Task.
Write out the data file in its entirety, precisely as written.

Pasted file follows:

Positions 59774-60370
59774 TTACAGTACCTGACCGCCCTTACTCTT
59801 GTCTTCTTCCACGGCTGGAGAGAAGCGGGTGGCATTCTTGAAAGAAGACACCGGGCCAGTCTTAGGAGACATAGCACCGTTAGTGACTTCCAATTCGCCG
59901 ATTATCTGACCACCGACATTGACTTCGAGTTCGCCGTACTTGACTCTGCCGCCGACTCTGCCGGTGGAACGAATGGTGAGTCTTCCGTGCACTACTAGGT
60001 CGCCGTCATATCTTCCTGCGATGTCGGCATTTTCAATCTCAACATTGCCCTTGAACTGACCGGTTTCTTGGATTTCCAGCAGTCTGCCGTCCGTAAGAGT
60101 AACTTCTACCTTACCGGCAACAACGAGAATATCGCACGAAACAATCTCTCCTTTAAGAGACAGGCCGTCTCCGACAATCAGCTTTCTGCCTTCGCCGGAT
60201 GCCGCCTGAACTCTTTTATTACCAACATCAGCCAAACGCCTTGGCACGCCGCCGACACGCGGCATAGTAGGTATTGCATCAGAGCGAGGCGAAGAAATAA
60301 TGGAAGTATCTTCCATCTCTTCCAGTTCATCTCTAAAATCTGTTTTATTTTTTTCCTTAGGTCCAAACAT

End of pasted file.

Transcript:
Positions 59774-60370
59774 TTACAGTACCTGACCGCCCTTACTCTT
59801 GTCTTCTTCCACGGCTGGAGAGAAGCGGGTGGCATTCTTGAAAGAAGACACCGGGCCAGTCTTAGGAGACATAGCACCGTTAGTGACTTCCAATTCGCCG
59901 ATTATCTGACCACCGACATTGACTTCGAGTTCGCCGTACTTGACTCTGCCGCCGACTCTGCCGGTGGAACGAATGGTGAGTCTTCCGTGCACTACTAGGT
60001 CGCCGTCATATCTTCCTGCGATGTCGGCATTTTCAATCTCAACATTGCCCTTGAACTGACCGGTTTCTTGGATTTCCAGCAGTCTGCCGTCCGTAAGAGT
60101 AACTTCTACCTTACCGGCAACAACGAGAATATCGCACGAAACAATCTCTCCTTTAAGAGACAGGCCGTCTCCGACAATCAGCTTTCTGCCTTCGCCGGAT
60201 GCCGCCTGAACTCTTTTATTACCAACATCAGCCAAACGCCTTGGCACGCCGCCGACACGCGGCATAGTAGGTATTGCATCAGAGCGAGGCGAAGAAATAA
60301 TGGAAGTATCTTCCATCTCTTCCAGTTCATCTCTAAAATCTGTTTTATTTTTTTCCTTAGGTCCAAACAT